MCA-I Madison Session Notes

Yesterday I had the privilege of speaking at a breakout session for the MCA-I Madison Spring seminar. The topic was tapeless post-production workflow (specifically for FCP, but we did briefly discuss Avid & Premiere Pro). I promised everyone there I would post links to resources and some of the software we discussed in that session (and some we didn’t get to), so here it is:

Canon EOS Plugin – The official Canon plugin for Log & Transfer. Convoluted download process: Select Mac OSX, then click find “EOS MOVIE Plugin-E1 for Final Cut Pro Ver1.2” in the list, and accept agreement.
Magic Bullet Grinder ($49) – Batch processing of DSLR footage, including proxies with timecode burn in.
5DtoRGB – Process DSLR footage with more control and bypass QuickTime.
5DDtoRGBB – (Unmentioned) Will launch multiple instances of 5DtoRGB for pseudo-batch processing.
Clipfinder 2.2 – Software to reconform FCP XML to RED proxies for passing to Color, among other advanced RED functions.
RED Final Cut Studio 3 Installer – Includes QuickTime codec, Log & Transfer plugin, and Color REDRAW plugin, as well as a useful whitepaper on RED workflow.
REDCine-X – 1st light color correction and transcoding of RED files.

RED User Forums – (Unmentioned) Community of RED users, including posts from RED staff.
Inexpensive Archiving for Tapless Media – Post from Little Frog in High Def (Shane Ross) covering some LTO solutions he found at NAB2011.
FCP 7 Digital Workflows (PDF) – (Unmentioned) Straight from Apple, covers working in several formats, including REDCODE, P2, XDCAM, and AVC. Unfortunately, it does not cover DSLR footage. And for obvious reasons, only covers Apple software.

So there’s the things we went over, and some items that didn’t make it into the discussion in the alloted time. Feel free to leave a comment or contact me if you have any questions.

Good read on FCP-L

A lengthy but interesting thread popped up on FCP-L. What started out as a simple off-topic post about the new Canon 5D-MkII evolved into tapeless vs tape, digital vs film, and even the evolution of nonlinear editing. At some point I will probably go through and pull out my favorite posts, but for now, I just wanted to get the link up. It’s definitely worth scanning through.

DSLR “Cinematizing” Kit

A company called Redrock Micro is introducing a DSLR kit to allow for rail mounted lenses and follow focus knobs. At first glance, it looks like a typical rail system, until you notice a 5D Mark II attached. I have to admit, despite my initial skepticism, I’m getting a little more excited to see what people do with a kit like this.

Granted, there are already options on the table to attach 35mm lenses to traditional video cameras, but using a DSLR will make this much more portable (and prevent loss of light through ground glass). I do have to wonder, though. If you’re already going through the trouble of using a system like this, why aren’t you using a camera that offers more control over and less compression of the image?

[via Gizmodo, thanks Ryan]

// Update: This comment on Gizmodo I think further proves my point that this above the head of average consumers:

How are you supposed to hold the thing other than the handle on top?? The back is just four rods sticking out.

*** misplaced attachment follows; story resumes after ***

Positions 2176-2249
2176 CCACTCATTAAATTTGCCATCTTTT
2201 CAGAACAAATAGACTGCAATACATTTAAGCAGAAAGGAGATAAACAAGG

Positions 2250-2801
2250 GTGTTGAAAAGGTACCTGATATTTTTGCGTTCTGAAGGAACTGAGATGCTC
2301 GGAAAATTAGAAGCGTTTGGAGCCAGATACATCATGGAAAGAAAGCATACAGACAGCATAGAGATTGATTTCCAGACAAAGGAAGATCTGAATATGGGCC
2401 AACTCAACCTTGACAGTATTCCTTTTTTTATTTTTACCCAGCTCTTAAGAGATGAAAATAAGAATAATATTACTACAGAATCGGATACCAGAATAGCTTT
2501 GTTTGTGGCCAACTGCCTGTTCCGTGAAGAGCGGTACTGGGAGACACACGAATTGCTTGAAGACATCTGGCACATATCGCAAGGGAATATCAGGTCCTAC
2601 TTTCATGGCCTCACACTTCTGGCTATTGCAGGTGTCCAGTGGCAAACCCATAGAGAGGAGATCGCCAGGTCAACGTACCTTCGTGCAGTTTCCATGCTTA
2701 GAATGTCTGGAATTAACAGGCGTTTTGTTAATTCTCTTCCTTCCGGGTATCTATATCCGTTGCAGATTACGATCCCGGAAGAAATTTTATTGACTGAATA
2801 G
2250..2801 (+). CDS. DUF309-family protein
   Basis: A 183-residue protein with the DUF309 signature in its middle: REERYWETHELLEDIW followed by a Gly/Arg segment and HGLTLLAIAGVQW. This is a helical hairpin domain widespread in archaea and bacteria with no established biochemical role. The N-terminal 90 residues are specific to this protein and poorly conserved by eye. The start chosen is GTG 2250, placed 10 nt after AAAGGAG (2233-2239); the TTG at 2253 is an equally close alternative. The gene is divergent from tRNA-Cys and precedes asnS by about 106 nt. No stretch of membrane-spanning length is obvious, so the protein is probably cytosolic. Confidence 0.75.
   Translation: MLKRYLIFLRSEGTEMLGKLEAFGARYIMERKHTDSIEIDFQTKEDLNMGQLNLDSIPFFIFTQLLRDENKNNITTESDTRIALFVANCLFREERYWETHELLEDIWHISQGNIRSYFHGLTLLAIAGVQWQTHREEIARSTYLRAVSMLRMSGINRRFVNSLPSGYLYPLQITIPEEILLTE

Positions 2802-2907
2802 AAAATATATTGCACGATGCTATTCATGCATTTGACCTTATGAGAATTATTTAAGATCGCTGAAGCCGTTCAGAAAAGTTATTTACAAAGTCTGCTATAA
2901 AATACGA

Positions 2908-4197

Tripod, dolly, shoulder mount, steadycam, etc. A kit like this isn’t meant to be a camcorder.

Film is not Moving Photography

Wired has a piece up about the new breed of DSLRs with the ability to shoot HD video. Now, the main objective of the piece is to point out that new chip designs have lead to this ability, but I take issue with comments like this:

“The single biggest difference between still photography and a movie, aside from motion, is lens choice and depth of field,” says Vincent Laforet, a Pulitzer Prize-winning photographer who is part of a Canon marketing program, “Explorers of Light.”

Okay, first of all, I’m not sure that Laforet is aware that professional film cameras, including digital cameras like the Red One, do have the ability to changes lenses and offer a shallow depth of field as well. Later:

Laforet predicts that this low-light sensitivity will lead moviemakers to dispense with expensive, bulky, and obtrusive lighting equipment, shooting their movies entirely with available light.

Documentary, maybe. But as a professional photographer, I would think Laforet would know that light use is not simply utilitarian, only to expose the shot. Light can and should be an artistic choice. This alone means the “expensive, bulky, and obtrusive lighting equipment” isn’t going anywhere any time soon.

Laforet is correctin one area: these cameras will be a great asset to news photographers who can now get snippets of video.

Now, call me elitist ((Listen, I recognize that the democratization of technology is generally A Good Thing™, but it also leads to an ever decreasing signal-to-noise ratio.)), but while I am excited to see the potential of these new DSLRs unlocked by the tallented people who use them, these cameras will not turn photographers into cinematographers or filmmakers. Just as having Photoshop does not turn one into a designer. They need to realize film (both documentary and narrative) is not simply moving photography. There’s story. There’s sound ((Please, use a good microphone! I’m glad to see the Canon 5D Mark II add an external mix jack, the lack of one on the Nikon D90 is sad.)). There’s pacing.

My predictions: at first, we will see a lot of beautiful moving photography. Then, once people get over that, we will begin to see the true potential of these cameras. But just remember: if the content isn’t there, it doesn’t matter how pretty the image is, it will still be boring ((I do sound like an elitist, don’t I?)).